Republican lawmakers Wednesday stormed a secure room in the Capitol, demanding entrance and disrupting a closed-door impeachment inquiry deposition as in a bid to turn attention away from the information being uncovered by the investigation.

A published report also knocked down GOP arguments that no quid pro quo was involved in Trump’s asking Ukraine to investigate former Vice President Joe Biden because the Ukrainians were unaware nearly $400 million in military aid was being withheld.

“The American people are being shut out. House Democrats are bypassing constitutional norms and basic standards of due process with their impeachment obsession,” said Rep. Mark Walker, R-N.C., who joined colleagues in disrupting the testimony of Laura Cooper, the deputy assistant secretary of defense for Russia, Ukraine and Eurasia.

The antics came as President Trump again denigrated the proceedings on Twitter and one day after testimony from career diplomat William Taylor indicating military aid to Ukraine was being used for leverage in Trump’s effort to weaken Biden, a leading contender for the 2020 Democratic presidential nomination. The lawmakers were following instructions from Senate Majority Leader Mitch McConnell, R-Ky., to focus on Democrats and their tactics.

“This is going to be about process,” McConnell reportedly told a private lunch meeting as cracks started appearing in Republican support for the president.

About two dozen Republicans chanted, “Let us in! Let us in!” as they attempted to barge their way into the room. Rep. Adam Schiff, D-Calif., who is leading the impeachment inquiry, turned them away and summoned the sergeant-at-arms. The GOP lawmakers were not members of the committees involved in the investigation and not entitled to sit in on the depositions.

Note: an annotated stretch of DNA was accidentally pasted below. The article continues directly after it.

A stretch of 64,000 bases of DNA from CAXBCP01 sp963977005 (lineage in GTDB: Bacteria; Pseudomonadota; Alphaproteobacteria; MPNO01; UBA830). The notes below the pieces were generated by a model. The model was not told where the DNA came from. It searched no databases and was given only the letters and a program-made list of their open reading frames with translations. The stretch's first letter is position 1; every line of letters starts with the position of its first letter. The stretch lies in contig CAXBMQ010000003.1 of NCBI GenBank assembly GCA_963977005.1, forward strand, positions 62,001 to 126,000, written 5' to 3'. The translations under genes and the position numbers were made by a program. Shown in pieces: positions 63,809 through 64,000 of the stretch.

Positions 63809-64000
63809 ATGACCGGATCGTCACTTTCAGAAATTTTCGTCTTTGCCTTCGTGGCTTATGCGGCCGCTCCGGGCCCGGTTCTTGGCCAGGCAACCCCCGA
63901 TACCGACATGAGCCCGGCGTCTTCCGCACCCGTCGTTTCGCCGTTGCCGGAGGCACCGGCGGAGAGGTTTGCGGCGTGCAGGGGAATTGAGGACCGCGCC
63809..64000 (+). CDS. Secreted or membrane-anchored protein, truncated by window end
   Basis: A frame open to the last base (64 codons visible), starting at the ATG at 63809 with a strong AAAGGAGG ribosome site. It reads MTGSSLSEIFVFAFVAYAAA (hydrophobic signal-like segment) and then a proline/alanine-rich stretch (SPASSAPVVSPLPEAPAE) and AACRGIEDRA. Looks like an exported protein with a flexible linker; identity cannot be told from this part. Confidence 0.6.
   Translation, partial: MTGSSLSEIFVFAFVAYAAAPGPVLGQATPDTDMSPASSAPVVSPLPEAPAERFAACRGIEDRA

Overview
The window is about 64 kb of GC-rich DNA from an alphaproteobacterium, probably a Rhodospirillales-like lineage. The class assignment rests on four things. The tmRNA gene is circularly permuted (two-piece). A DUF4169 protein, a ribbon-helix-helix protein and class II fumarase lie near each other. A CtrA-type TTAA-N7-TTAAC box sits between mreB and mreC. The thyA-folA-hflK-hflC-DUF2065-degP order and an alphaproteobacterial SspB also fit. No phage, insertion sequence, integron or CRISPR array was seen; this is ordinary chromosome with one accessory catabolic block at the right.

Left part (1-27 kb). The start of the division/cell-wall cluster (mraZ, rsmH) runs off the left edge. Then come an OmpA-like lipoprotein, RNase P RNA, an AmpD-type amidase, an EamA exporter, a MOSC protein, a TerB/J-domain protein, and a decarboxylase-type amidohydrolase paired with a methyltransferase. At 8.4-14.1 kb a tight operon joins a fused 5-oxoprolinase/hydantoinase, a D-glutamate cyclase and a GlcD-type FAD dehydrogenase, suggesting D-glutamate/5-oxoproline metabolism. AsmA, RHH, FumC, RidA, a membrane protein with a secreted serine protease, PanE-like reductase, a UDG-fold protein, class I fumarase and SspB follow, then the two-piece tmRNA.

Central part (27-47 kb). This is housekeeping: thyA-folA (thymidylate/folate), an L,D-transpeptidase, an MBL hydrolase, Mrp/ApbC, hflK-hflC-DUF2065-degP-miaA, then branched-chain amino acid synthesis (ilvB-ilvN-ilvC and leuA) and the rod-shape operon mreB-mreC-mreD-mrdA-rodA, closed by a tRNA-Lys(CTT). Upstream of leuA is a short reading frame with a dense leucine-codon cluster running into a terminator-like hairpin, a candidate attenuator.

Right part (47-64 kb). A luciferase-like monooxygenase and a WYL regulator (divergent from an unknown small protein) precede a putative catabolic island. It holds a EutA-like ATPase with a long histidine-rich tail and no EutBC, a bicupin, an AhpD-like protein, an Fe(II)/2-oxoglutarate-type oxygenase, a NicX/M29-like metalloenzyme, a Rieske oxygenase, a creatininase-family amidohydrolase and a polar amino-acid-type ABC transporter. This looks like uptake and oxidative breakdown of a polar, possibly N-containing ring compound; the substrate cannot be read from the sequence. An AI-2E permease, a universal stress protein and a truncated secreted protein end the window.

The disruption delayed Cooper’s testimony. Democrats hope she can clarify what role if any the Pentagon played in freezing military aid to Ukraine, which has been fighting Russia-backed separatists since Moscow seized the Crimea region in 2014.

Trump took to Twitter to again demand the whistleblower whose complaint triggered the impeachment investigation come forward and predicted Republicans “are going to fight harder than ever to win back the House because of what do-nothing Democrats have done to our country.”

He also retweeted more than a dozen tweets supporting him and criticizing the impeachment process.

Republicans have been arguing there was no quid pro quo in Trump’s request for a Biden invesgitation because the Ukrainians did not know military aid had been frozen. But the New York Times reported word of the freeze had trickled out to high-level Ukrainian officials barely a week after Trump asked Ukraine President Volodymyr Zelensky to open the investigation.

The Times said documents and interviews indicate the Ukrainians were told to reach out to acting White House Chief of Staff Mick Mulvaney, who last week acknowledged there was a quid pro quo and then spent the next four days trying to walk back the admission.

Former acting Attorney General Matthew Whitaker argued on Fox News Tuesday even if Trump did abuse his power, that’s not a crime. He said a criminal act is needed for an impeachment inquiry.

"What evidence of a crime do you have? Abuse of power is not a crime," Whitaker said, adding secrecy is no way to conduct an investigation.